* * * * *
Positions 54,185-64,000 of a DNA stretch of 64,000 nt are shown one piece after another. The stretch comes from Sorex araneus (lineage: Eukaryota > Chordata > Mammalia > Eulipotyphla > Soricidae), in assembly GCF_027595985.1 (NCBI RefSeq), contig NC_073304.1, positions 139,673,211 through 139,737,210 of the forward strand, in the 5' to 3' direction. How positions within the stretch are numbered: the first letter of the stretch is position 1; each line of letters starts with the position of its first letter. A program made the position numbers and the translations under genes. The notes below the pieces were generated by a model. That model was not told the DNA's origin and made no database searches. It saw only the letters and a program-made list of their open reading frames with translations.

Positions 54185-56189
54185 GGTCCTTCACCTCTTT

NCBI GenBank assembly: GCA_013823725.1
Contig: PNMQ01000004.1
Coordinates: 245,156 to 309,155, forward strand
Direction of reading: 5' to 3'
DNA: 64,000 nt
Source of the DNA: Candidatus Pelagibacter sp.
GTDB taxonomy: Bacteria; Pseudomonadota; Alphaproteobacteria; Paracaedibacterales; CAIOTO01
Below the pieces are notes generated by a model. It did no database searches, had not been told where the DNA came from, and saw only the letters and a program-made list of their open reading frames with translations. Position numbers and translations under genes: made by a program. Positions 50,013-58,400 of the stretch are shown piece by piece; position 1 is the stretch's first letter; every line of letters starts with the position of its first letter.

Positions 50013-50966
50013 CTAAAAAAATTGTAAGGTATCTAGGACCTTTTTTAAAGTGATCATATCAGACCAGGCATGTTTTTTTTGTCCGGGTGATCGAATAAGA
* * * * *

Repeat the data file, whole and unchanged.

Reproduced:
Positions 54,185-64,000 of a DNA stretch of 64,000 nt are shown one piece after another. The stretch comes from Sorex araneus (lineage: Eukaryota > Chordata > Mammalia > Eulipotyphla > Soricidae), in assembly GCF_027595985.1 (NCBI RefSeq), contig NC_073304.1, positions 139,673,211 through 139,737,210 of the forward strand, in the 5' to 3' direction. How positions within the stretch are numbered: the first letter of the stretch is position 1; each line of letters starts with the position of its first letter. A program made the position numbers and the translations under genes. The notes below the pieces were generated by a model. That model was not told the DNA's origin and made no database searches. It saw only the letters and a program-made list of their open reading frames with translations.

Positions 54185-56189
54185 GGTCCTTCACCTCTTT

NCBI GenBank assembly: GCA_013823725.1
Contig: PNMQ01000004.1
Coordinates: 245,156 to 309,155, forward strand
Direction of reading: 5' to 3'
DNA: 64,000 nt
Source of the DNA: Candidatus Pelagibacter sp.
GTDB taxonomy: Bacteria; Pseudomonadota; Alphaproteobacteria; Paracaedibacterales; CAIOTO01
Below the pieces are notes generated by a model. It did no database searches, had not been told where the DNA came from, and saw only the letters and a program-made list of their open reading frames with translations. Position numbers and translations under genes: made by a program. Positions 50,013-58,400 of the stretch are shown piece by piece; position 1 is the stretch's first letter; every line of letters starts with the position of its first letter.

Positions 50013-50966
50013 CTAAAAAAATTGTAAGGTATCTAGGACCTTTTTTAAAGTGATCATATCAGACCAGGCATGTTTTTTTTGTCCGGGTGATCGAATAAGA